The Center for Responsible Lending: Who Really Benefits?
By Neil Maghami, Organization Trends, June 2015 (PDF here)
Summary: The Center for Responsible Lending is an outspoken “advocacy” nonprofit that claims to defend poor borrowers. Yet its biggest Sugar Daddy is one of the worst offenders in the mortgage meltdown, and much of the group’s work involves attacking the business competitors of its nominally “nonprofit” sister organizations that operate as credit unions. The full story about this network of nonprofits reveals how public “advocacy” can lead to private profit.
In just over a decade, the Center for Responsible Lending (CRL) has evolved from a small nonprofit to a mighty engine of influence over federal and state financial policy. CRL, which coordinates actions among like-minded groups in 50 states, has long positioned itself as a simple grassroots advocacy group—and all of its public statements are intended to give that impression. But if one takes a top-down view of the organization and its history, a much different picture emerges. CRL’s powerful media relations program and its lobbying and coalition-building efforts put it in a league of its own. As one observer put it, behind the “Norman Rockwell” self-portrait that CRL presents in public is a tax-exempt group firmly fixed on increasing the power and influence of the larger tax-exempt family to which it belongs.
The Self-Help Family
CRL is part of what is called the family of “community development organizations” organized under the brand name of “Self Help.” The Self-Help structure’s mission is “creating and protecting ownership and economic opportunity for all,” which it carries out by providing “financing, technical support, consumer financial services and advocacy for those left out of the economic mainstream” through various nonprofit groups.
The oldest member of the brand is the tax-exempt Center for Community Self-Help, founded in 1980 in Durham, North Carolina, by husband and wife team Martin Eakes and Barbara Wright.
The Center for Community Self-Help disclosed $6.5 million in contributions in 2013 and ended the year with net assets of $19 million. It describes its main activities as: “community development lending,” which is carried out primarily through its Self-Help Ventures Fund affiliate (also organized as a 501(c)(3) group); next is “educational and technical assistance,” on which it works with its approximately $700 million Ventures Fund and the Self-Help Community Development Corporation to provide programs serving low-income people; and finally is its “community development real estate projects,” which include providing “rental opportunities to [tax] exempt organizations” and developing “commercial property in blighted areas.”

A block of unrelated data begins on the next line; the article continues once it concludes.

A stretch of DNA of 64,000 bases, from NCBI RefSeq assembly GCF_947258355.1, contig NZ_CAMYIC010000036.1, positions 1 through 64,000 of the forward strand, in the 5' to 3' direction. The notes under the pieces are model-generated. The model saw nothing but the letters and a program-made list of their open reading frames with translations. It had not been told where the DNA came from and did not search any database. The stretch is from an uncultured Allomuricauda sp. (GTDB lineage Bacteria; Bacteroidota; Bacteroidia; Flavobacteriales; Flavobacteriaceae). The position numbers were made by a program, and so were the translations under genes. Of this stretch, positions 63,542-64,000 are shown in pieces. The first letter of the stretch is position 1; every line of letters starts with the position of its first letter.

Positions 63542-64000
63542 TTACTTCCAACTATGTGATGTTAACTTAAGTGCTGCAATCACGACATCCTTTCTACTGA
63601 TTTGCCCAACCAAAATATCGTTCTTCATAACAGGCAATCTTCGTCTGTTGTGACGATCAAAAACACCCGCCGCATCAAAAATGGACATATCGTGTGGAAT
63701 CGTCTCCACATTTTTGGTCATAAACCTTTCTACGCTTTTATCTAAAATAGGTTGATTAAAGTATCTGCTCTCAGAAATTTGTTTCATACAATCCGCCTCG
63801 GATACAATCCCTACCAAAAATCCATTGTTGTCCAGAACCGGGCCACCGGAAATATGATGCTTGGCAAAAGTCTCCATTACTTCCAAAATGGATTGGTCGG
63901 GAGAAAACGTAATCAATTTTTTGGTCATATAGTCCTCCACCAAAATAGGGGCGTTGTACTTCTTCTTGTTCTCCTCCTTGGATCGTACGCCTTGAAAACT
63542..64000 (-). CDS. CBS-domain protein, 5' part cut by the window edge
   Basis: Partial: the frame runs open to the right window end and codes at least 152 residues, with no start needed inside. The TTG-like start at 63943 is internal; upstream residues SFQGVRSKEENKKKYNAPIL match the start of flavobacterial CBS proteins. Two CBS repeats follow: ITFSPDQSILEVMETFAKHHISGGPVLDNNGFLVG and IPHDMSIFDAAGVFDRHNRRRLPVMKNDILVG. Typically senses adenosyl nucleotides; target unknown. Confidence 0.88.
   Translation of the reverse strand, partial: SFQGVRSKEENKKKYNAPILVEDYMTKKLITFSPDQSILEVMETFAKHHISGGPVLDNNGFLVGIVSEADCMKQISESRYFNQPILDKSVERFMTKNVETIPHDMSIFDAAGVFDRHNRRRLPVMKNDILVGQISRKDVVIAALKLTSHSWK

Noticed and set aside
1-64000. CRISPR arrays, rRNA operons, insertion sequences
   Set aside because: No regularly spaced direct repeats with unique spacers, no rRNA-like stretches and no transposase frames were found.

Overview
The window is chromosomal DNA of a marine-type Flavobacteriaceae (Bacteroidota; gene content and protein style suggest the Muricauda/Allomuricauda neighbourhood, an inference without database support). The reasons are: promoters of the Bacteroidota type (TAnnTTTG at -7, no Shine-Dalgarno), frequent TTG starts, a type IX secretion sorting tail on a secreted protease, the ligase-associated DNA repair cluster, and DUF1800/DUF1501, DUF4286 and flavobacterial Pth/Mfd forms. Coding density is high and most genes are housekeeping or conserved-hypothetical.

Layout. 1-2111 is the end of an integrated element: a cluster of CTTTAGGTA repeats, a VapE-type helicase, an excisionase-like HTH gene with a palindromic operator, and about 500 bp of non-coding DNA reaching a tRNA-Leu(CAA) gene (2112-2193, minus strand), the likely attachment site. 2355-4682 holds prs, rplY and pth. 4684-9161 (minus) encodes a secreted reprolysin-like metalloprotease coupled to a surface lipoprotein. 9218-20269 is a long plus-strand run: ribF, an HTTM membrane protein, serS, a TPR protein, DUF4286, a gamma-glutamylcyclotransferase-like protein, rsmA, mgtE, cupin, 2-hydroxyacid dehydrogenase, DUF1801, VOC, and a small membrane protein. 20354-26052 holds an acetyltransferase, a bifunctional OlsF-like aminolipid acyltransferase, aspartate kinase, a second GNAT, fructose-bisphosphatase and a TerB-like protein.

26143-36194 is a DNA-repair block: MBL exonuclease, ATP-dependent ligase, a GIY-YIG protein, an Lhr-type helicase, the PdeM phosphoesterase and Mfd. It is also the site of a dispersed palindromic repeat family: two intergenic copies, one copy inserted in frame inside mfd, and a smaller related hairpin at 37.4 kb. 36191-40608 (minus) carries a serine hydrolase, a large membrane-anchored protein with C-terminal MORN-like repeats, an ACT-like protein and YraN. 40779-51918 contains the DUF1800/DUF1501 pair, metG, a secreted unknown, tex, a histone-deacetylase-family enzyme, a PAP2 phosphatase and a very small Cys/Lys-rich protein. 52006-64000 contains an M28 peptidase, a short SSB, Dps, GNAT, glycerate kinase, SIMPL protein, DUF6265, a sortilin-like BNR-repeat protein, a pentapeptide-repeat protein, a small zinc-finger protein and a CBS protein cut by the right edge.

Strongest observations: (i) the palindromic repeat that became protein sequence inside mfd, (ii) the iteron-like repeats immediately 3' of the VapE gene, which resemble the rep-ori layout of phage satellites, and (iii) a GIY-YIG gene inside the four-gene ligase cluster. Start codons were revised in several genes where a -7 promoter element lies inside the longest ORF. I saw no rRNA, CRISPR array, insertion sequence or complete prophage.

There is also the Self-Help Credit Union, based in North Carolina and founded in 1984; and the Self-Help Federal Credit Union, operating since 2008 and focused on building up a presence in California. Together, the two credit unions claim 90,000 members and 35 branches in North Carolina, California, and Chicago. Credit unions are exempt from federal income taxes, but they pay property taxes and sales taxes.
The manner in which this network of co-branded, tax-exempt groups is organized is so complex that there is even a separate tax-exempt organization that provides centralized salary administration for parts of the collective enterprise. That entity is known as the “Self Help Services Corporation.” According to its 2013 disclosures, it provided “personnel services and technical assistance” to the Center for Community Self-Help, Self-Help Ventures Fund, the Self-Help Community Development Corporation, Self-Help Credit Union, the Self-Help Federal Credit Union—and the Center for Responsible Lending.
The overall structure’s payroll is not small. In 2013, Self Help Services Corp. reported “program service revenue” of about $20.9 million and paid about the same in “salaries, other compensation, employee benefits” to other Self-Help affiliates.
For some readers this arrangement of having a single salary-administrative nerve center for a larger family of nonprofits may bring back memories of a similar structure that connected the many appendages of the ACORN community-organizing octopus. As described by CRC editor Matthew Vadum in his 2011 book Subversion Inc., ACORN’s Citizens Consulting Incorporated helped ACORN’s vast legions of affiliates centralize their complicated financial affairs and also helped veil money flows.
Continue reading →